Comparison between Placing Surgical Sponges on both Sides of Uterus and Reverse Trendelenburg Position of 30 Degree to Reduce the Incidence of Shoulder Pain after Cesarean Section with Spinal Anesthesia

Document Type : Original Article


1 Assistant Professor, Department of Obstetrics and Gynecology, School of Medicine, Rafsanjan University of Medical Sciences, Rafsanjan, Iran.

2 Assistant Professor, Department of Anesthesiology, School of Medicine, Rafsanjan University of Medical Sciences, Rafsanjan, Iran.

3 Lecturer, Department of Biostatistics, School of Medicine, Rafsanjan University of Medical Sciences, Rafsanjan, Iran.

4 Assistant Professor, Department of Internal Medicine, School of Medicine, Rafsanjan University of Medical Sciences, Rafsanjan, Iran.


Introduction: Shoulder pain is one of the most common complaints after cesarean section that sometimes may be serious and cause malfunction of mothers in breastfeeding and neonatal care. As one of the causes of shoulder pain is referred pain caused by diaphragm irritation due to existence of blood and amniotic fluid in the peritoneal cavity after surgery, we decided to investigate the comparison between placing surgical sponges on both sides of uterus and reverse trendelenburg position of 30 degree to reduce the incidence of shoulder pain after cesarean section with spinal anesthesia.
Methods: This three blind clinical trial was conducted on 201 women undergoing cesarean section in Niknafas hospital of Rafsanjan, Iran in 2011. Women were randomly divided into three groups. Surgeries were performed by two surgeons equally in each group. In group A, spinal anesthesia was performed and 2 surgical sponges with a radio opaque line impregnated with normal saline were placed on both sides of uterus and operation continued in supine position with no angle with horizon line. In group B, patients were operated in reverse trendelenburg position of 30 degree to horizon line without placing surgical sponges. In group C, cesarean was performed without any surgical sponges and in supine position. Severity of shoulder pain was assessed 24 hours after surgery in right, left or both shoulders in all patients. Data were analyzed using SPSS software (version 18) and one way ANOVA, chi-square, Post-hoc tests and t-test. P value less than 0.05 was considered significant.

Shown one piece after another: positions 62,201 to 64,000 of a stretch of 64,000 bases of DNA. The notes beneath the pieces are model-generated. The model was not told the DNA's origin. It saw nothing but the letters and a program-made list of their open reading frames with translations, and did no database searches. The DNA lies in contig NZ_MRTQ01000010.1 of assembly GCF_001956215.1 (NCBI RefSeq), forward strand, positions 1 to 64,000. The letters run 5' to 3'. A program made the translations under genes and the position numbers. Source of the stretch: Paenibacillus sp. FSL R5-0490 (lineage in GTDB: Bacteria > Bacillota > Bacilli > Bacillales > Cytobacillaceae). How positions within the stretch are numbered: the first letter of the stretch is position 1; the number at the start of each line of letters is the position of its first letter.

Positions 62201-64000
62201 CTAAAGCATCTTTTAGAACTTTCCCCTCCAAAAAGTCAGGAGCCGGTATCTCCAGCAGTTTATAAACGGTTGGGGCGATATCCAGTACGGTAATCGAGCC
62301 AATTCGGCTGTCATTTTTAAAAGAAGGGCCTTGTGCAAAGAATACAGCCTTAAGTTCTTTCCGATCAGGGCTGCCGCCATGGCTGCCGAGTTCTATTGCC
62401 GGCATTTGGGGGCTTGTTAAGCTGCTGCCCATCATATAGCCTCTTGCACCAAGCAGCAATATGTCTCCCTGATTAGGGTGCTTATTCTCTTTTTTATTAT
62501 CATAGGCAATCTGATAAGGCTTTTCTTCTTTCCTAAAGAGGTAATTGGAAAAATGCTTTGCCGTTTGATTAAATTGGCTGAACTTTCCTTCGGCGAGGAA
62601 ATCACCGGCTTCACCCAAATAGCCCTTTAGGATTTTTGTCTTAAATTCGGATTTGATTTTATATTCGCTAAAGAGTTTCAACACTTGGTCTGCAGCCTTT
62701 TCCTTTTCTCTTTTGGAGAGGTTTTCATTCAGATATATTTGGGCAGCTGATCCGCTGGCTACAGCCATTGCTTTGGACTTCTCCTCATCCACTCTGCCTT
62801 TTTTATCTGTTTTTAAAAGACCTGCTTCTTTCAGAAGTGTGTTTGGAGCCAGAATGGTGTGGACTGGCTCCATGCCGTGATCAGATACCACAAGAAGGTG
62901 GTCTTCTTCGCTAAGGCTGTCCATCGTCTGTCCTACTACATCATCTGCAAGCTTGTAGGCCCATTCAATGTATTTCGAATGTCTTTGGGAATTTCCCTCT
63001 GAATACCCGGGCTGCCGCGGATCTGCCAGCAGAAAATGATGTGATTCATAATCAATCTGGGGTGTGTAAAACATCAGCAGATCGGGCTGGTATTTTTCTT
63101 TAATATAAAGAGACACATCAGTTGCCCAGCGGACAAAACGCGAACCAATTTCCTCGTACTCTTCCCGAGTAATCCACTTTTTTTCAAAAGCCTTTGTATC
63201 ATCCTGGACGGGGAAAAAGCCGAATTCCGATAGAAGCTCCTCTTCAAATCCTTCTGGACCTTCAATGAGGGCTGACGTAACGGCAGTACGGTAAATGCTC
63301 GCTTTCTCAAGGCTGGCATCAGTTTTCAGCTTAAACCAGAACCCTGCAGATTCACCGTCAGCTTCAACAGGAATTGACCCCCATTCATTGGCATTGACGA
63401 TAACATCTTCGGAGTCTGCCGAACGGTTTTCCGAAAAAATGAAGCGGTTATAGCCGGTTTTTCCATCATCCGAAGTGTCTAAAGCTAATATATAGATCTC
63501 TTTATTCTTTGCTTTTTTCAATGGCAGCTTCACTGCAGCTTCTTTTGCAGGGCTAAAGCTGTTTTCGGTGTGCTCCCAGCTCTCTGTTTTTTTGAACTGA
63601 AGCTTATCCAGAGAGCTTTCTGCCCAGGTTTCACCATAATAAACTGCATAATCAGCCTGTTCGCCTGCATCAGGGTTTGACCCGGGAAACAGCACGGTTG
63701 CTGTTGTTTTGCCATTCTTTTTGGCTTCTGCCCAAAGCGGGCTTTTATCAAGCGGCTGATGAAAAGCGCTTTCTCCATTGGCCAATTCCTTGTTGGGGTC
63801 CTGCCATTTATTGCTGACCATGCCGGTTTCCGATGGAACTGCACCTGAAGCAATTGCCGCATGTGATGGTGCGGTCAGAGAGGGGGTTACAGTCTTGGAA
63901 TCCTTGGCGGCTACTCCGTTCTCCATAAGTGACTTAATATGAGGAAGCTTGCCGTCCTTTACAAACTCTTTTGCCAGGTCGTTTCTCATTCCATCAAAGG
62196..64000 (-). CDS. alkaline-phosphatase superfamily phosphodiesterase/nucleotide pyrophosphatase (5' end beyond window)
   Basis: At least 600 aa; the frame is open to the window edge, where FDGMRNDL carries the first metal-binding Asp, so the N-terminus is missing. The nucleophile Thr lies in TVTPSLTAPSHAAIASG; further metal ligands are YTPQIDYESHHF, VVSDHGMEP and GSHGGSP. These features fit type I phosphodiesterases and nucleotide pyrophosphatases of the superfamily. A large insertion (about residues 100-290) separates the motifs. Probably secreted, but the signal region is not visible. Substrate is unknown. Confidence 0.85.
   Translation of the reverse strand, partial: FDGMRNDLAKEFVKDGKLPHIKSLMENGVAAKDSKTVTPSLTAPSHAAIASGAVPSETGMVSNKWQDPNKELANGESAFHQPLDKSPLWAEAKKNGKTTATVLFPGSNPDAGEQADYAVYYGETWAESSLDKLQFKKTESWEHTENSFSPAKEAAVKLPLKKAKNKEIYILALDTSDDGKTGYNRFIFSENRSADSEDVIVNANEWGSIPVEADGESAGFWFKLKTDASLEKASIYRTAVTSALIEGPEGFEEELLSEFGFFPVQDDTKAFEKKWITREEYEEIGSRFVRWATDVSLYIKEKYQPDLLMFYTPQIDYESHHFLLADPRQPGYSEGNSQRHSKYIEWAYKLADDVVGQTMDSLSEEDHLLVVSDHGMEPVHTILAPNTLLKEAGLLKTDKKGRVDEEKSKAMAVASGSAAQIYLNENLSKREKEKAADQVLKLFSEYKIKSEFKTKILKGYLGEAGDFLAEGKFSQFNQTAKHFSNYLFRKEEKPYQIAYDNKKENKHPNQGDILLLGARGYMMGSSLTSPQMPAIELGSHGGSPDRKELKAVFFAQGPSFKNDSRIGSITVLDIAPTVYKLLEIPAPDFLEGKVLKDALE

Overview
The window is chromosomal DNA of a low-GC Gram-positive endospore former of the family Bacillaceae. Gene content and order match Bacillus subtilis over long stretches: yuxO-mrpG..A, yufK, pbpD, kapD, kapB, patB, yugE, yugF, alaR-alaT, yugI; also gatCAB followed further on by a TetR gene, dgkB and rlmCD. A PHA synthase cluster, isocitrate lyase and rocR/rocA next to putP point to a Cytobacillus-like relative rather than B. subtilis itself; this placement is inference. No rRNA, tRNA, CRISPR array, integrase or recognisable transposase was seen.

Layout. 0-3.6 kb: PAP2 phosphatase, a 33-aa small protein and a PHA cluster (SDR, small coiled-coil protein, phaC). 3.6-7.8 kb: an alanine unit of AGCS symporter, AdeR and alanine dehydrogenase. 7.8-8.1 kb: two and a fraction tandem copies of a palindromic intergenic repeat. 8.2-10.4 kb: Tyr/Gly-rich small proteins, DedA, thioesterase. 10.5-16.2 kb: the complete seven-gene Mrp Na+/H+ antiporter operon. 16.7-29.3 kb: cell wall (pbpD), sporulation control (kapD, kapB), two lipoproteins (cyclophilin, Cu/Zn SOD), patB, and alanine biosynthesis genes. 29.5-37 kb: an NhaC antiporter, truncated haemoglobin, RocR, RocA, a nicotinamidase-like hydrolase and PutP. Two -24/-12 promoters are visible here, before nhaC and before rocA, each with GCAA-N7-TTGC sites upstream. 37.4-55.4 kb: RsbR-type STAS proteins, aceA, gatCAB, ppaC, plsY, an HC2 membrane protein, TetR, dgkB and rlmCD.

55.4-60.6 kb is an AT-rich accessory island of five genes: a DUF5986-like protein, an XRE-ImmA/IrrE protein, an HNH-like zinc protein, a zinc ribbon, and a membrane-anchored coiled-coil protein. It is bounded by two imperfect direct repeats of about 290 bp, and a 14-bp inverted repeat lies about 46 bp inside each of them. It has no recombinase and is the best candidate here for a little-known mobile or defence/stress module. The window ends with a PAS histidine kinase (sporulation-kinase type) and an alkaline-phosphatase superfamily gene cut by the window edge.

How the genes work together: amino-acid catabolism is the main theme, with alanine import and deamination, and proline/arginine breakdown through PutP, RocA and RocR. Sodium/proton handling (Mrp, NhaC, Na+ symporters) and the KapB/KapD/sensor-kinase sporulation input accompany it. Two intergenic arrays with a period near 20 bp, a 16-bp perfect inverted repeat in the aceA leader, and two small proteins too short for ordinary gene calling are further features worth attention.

Results: Mean of pain severity had no significant differences between the three sites of pain (p=0.728). No significant differences were observed in pain severity between the three groups (p=0.111) and between the operations were performed by the two surgeons (p=0.430).
Conclusion: According to no statistically significant difference between groups in pain severity, there might be another agent exclusive of blood and amniotic fluid that irritates diaphragm and cause shoulder pain.


  1. Dobbs FF, Kumar V, Alexander JI, Hull MG. Pain after laparoscopy related to posture and ring versus clip sterilization. Br J Obstet Gynaecol 1987 Mar;94(3):262-6.
  2. Joris J, Cigarini I, Legrand M, Jacquet N, De Groote D, Franchimont P, et al. Metabolic and respiratory changes after cholecystectomy performed via laparotomy or laparoscopy.Br J Anaesth1992 Oct;69(4):341-5.
  3. Alexander JI, Hull MG. Abdominal pain after laparoscopy: the value of a gas drain. Br J Obstet Gynaecol1978 Mar;94(3):267-9.
  4. Moore KL, Dalley AF, Agur AM. Clinically oriented anatomy. 6 th ed. Philadelphia:Lippincott Williams and Wilkins ;2010:472-3.
  5. Sabiston DC, Lyerly HK. Textbook of surgery: the biological basis of modern surgical practice. 15th ed. Philadelphia:W.B. Saunders;1997:389.
  6. Mille RD. Transfusion therapy. In: Miller RD. Anesthesia. 5th ed. Philadelphia:Churchill Livingstone;2000:1613-1662.
  7. Collins KM, Docherty PW, Plantevin OM. Postoperative morbidity following gynaecological outpatient laparoscopy. A reappraisal of the service.Anaesthesia 1984 Aug;39(8): 819-22.
  8. Edwards ND, Barclay K, Catling SJ, Martin DG, Morgan RH. Day case laparoscopy: a survey of postoperative pain and an assessment of the value of diclofenac. Anaesthesia 1991 Dec;46(12):1077-80.
  9. Joris J, Thirty E, Paris P, Weerts J, Lamy M. Pain after laparascopic cholecystectomy: charactristics and effect of intra peritoneal bupivacaine. Anesth Analg 1995;81(2):379-84.
  10. Zirak N, Soltani Gh, Pakravan Sh, Taherzadeh M, Mashayekhi Z.[Evaluation of the prevalence of shoulder pain after cesarean with general anesthesia] [Article in Persian]. Iran J Obstet Gynecol Infert 2010;14(3):8-12.